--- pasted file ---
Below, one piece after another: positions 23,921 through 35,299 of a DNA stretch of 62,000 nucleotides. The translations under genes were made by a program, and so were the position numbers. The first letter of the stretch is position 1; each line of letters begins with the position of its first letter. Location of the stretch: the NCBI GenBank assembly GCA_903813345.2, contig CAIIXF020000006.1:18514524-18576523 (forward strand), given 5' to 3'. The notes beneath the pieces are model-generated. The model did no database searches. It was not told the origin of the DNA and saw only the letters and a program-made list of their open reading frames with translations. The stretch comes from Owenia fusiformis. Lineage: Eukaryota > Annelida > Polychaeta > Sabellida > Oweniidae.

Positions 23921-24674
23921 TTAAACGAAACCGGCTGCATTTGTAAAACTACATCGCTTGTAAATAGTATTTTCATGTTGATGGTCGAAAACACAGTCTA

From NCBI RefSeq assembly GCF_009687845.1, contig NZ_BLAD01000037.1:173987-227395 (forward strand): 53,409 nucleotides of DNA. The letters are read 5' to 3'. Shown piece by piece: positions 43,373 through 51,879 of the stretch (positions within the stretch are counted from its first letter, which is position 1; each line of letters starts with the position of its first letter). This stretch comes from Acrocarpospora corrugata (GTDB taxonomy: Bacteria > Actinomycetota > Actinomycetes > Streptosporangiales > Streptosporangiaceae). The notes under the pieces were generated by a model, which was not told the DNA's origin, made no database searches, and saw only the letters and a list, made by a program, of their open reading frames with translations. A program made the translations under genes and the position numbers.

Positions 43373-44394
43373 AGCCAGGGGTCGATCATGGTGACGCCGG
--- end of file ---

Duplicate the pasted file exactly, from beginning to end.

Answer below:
Below, one piece after another: positions 23,921 through 35,299 of a DNA stretch of 62,000 nucleotides. The translations under genes were made by a program, and so were the position numbers. The first letter of the stretch is position 1; each line of letters begins with the position of its first letter. Location of the stretch: the NCBI GenBank assembly GCA_903813345.2, contig CAIIXF020000006.1:18514524-18576523 (forward strand), given 5' to 3'. The notes beneath the pieces are model-generated. The model did no database searches. It was not told the origin of the DNA and saw only the letters and a program-made list of their open reading frames with translations. The stretch comes from Owenia fusiformis. Lineage: Eukaryota > Annelida > Polychaeta > Sabellida > Oweniidae.

Positions 23921-24674
23921 TTAAACGAAACCGGCTGCATTTGTAAAACTACATCGCTTGTAAATAGTATTTTCATGTTGATGGTCGAAAACACAGTCTA

From NCBI RefSeq assembly GCF_009687845.1, contig NZ_BLAD01000037.1:173987-227395 (forward strand): 53,409 nucleotides of DNA. The letters are read 5' to 3'. Shown piece by piece: positions 43,373 through 51,879 of the stretch (positions within the stretch are counted from its first letter, which is position 1; each line of letters starts with the position of its first letter). This stretch comes from Acrocarpospora corrugata (GTDB taxonomy: Bacteria > Actinomycetota > Actinomycetes > Streptosporangiales > Streptosporangiaceae). The notes under the pieces were generated by a model, which was not told the DNA's origin, made no database searches, and saw only the letters and a list, made by a program, of their open reading frames with translations. A program made the translations under genes and the position numbers.

Positions 43373-44394
43373 AGCCAGGGGTCGATCATGGTGACGCCGG